pub downgrade

Downgrade is one of the commands of the pub tool. Learn more about pub.

$ pub downgrade [dependencies...]

Without any additional arguments, pub downgrade gets the lowest versions of all the dependencies listed in the pubspec.yaml file in the current working directory, as well as their transitive dependencies, to the packages directory located next to the pubspec. For example:

$ pub downgrade
Resolving dependencies... (1.2s)
+ barback 0.13.0
+ collection 0.9.1
+ path 1.2.0
+ source_maps 0.9.0
+ source_span 1.0.0
+ stack_trace 0.9.1
Changed 6 dependencies!

The pub downgrade command creates a lockfile. If one already exists, it ignores it and generates a new one from scratch using the lowest versions of all dependencies.

Downgrading specific dependencies

It’s possible to tell pub downgrade to downgrade specific dependencies to the lowest version while leaving the rest of the dependencies alone as much as possible. For example:

$ pub downgrade unittest
Resolving dependencies... 
  barback 0.15.2+2
  bot 0.27.0+2
  browser 0.10.0+2
  chrome 0.6.5
  collection 1.1.0
  path 1.3.0
  pool 1.0.1
  source_span 1.0.2
< stack_trace 0.9.2 (was 1.1.1)
  stagexl 0.10.2
< unittest 0.10.0 (was 0.11.4)
These packages are no longer being depended on:
- matcher 0.11.3
Changed 3 dependencies!

If you are downgrading a specific dependency, pub tries to find the highest versions of any transitive dependencies that fit the new dependency constraints. Any transitive dependencies are usually also downgraded as a result.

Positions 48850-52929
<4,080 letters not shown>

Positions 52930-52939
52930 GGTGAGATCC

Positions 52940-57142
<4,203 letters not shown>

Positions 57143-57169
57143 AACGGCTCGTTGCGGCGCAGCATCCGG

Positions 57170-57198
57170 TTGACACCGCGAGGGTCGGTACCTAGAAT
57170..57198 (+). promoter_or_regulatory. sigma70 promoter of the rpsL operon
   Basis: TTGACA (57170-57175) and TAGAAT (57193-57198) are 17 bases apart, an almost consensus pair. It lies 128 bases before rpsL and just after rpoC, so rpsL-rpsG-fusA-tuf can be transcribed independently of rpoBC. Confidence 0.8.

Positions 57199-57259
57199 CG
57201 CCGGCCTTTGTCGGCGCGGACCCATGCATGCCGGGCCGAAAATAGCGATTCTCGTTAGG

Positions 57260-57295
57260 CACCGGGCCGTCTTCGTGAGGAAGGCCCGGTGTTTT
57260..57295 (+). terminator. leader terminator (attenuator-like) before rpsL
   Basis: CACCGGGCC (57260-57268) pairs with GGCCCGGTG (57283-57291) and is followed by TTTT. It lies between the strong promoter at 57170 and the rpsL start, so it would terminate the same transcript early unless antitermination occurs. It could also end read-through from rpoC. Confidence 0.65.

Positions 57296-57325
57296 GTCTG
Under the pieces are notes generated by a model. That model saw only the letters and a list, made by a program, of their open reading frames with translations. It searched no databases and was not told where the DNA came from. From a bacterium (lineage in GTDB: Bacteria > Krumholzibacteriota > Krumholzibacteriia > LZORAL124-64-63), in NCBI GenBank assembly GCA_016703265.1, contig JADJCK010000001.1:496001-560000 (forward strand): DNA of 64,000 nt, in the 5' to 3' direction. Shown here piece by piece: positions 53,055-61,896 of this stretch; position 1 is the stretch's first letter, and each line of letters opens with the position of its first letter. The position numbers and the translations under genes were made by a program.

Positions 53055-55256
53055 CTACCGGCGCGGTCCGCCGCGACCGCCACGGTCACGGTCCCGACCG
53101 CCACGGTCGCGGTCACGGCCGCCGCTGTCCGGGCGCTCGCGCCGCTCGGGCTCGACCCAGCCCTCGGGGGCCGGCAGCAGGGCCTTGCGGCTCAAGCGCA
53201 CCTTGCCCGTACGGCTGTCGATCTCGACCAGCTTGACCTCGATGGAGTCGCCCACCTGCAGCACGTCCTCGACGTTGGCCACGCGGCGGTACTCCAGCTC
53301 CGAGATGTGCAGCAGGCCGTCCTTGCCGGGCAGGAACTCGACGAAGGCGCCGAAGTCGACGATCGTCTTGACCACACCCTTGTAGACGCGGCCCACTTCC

Getting a new dependency

If a dependency is added to the pubspec before pub downgrade is run, it gets the new dependency and any of its transitive dependencies and places them in the packages directory. This is the same behavior as pub get.

Removing a dependency

If a dependency is removed from the pubspec before pub downgrade is run, it removes the dependency from the packages directory, thus making it unavailable for importing. Any transitive dependencies of the removed dependency are also removed, as long as no remaining immediate dependencies also depend on them. This is the same behavior as pub get.

Downgrading while offline

If you don’t have network access, you can still run pub downgrade. Since pub downloads packages to a central cache shared by all packages on your system, it can often find previously-downloaded packages there without needing to hit the network.

However, by default, pub always tries to go online when you downgrade if you have any hosted dependencies so that it can see if newer versions of them are available. If you don’t want it to do that, pass the --offline flag when running pub. In this mode, it only looks in your local package cache and tries to find a set of versions that work with your package from what’s already available.

Options

For options that apply to all pub commands, see Global options.